BERLIN (AP) -- Car sales in Germany were up more than 20 percent on the year in October, boosted by the lingering effects of an auto-scrapping bonus program, and the sector's exports also began to rise, industry groups said Tuesday.
Some 321,000 cars were registered in Germany last month, a 24 percent rise over October 2008, the VDA and VDIK groups said. While that figure was below the annual rises of around 40 percent seen earlier in the year, it was still strong.
German manufacturers exported 357,700 cars in October, an 8 percent year-on-year rise, VDA said. That was the first rise since the beginning of the economic crisis, it added.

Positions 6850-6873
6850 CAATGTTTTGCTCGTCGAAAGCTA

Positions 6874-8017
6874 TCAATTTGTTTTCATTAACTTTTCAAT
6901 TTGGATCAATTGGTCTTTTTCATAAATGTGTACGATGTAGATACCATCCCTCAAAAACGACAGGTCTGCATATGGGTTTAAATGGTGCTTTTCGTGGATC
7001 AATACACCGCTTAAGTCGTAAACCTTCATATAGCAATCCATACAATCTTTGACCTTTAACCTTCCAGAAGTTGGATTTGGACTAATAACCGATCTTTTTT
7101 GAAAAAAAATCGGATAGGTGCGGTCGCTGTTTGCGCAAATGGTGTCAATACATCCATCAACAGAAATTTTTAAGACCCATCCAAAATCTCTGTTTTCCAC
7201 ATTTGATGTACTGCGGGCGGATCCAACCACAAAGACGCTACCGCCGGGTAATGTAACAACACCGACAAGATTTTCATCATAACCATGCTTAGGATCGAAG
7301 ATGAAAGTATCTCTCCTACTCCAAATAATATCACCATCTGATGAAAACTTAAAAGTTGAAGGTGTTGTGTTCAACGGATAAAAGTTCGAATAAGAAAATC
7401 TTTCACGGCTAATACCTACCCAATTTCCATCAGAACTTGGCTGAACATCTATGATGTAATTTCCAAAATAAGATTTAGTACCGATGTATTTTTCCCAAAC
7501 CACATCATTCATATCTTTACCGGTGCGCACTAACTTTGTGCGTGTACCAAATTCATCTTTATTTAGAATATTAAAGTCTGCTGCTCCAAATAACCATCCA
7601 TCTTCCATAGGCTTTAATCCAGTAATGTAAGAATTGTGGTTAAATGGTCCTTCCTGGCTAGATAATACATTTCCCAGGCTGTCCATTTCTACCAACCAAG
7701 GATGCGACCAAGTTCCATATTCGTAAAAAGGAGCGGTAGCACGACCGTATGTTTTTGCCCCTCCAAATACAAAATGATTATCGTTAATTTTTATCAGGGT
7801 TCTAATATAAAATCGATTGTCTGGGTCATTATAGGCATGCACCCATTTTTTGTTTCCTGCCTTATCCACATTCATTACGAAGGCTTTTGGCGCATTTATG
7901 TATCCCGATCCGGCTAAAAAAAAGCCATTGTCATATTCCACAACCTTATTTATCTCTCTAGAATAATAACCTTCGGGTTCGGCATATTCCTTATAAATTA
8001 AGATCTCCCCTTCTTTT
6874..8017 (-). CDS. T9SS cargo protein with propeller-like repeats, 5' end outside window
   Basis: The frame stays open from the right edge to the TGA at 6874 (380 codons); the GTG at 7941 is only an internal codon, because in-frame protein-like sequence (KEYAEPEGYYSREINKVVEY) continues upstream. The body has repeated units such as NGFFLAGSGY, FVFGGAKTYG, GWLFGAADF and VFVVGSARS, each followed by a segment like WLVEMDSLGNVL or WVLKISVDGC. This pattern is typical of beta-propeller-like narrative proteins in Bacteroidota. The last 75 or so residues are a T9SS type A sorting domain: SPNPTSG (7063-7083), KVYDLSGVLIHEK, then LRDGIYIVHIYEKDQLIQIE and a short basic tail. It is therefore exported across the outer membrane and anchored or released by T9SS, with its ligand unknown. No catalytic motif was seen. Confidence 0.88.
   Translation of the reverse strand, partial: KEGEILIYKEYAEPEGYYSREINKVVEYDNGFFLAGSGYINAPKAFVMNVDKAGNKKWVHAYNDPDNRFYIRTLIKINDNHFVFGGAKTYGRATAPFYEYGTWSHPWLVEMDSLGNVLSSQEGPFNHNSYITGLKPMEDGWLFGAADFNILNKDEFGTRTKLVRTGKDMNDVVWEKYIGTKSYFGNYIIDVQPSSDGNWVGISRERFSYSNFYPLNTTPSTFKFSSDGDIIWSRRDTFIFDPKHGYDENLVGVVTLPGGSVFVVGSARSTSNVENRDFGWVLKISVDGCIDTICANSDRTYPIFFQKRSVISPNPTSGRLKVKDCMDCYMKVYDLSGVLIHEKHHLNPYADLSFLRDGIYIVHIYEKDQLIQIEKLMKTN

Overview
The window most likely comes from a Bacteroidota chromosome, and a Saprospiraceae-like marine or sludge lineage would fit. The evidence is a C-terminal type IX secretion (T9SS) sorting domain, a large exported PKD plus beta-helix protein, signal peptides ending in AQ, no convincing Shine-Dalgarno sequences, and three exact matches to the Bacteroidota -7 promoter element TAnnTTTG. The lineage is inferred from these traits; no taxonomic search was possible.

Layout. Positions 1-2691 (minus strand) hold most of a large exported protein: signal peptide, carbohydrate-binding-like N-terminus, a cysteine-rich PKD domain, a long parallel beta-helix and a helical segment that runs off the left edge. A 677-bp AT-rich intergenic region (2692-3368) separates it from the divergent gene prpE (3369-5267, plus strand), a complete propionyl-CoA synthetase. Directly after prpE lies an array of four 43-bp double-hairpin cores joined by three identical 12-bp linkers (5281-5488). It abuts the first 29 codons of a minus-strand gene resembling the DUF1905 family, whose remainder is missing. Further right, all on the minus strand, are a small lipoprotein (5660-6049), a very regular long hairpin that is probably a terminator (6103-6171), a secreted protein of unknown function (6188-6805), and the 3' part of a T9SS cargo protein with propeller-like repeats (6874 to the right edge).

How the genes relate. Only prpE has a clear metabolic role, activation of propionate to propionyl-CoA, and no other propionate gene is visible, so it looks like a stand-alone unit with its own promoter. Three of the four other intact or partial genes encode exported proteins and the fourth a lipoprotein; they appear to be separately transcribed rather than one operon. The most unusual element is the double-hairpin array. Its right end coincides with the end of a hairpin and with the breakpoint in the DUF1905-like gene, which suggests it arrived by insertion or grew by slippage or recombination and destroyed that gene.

"A turnaround can increasingly be seen in important export markets," VDA president Matthias Wissmann said.
Still, total exports for the first 10 months of the year were down 23 percent at 2.75 million.
That contrasted with new registrations in the German market, which were up 26 percent to 3.31 million between January and October.
Germany is home to car makers such as Daimler AG, Porsche SE, Volkswagen AG and BMW AG.
The government's euro5 billion ($7.4 billion) incentive program for new car buyers willing to scrap their old autos expired on Sept. 2, having given a strong boost to sales for much of this year.
VDIK, which represents car importers, said October's figures for registrations in Germany were helped by the delivery of vehicles ordered under the bonus scheme.
Total production was up 13 percent on the year in October at 506,500 cars, VDA said. But the year's first 10 months, production was down 14 percent at 4.1 million.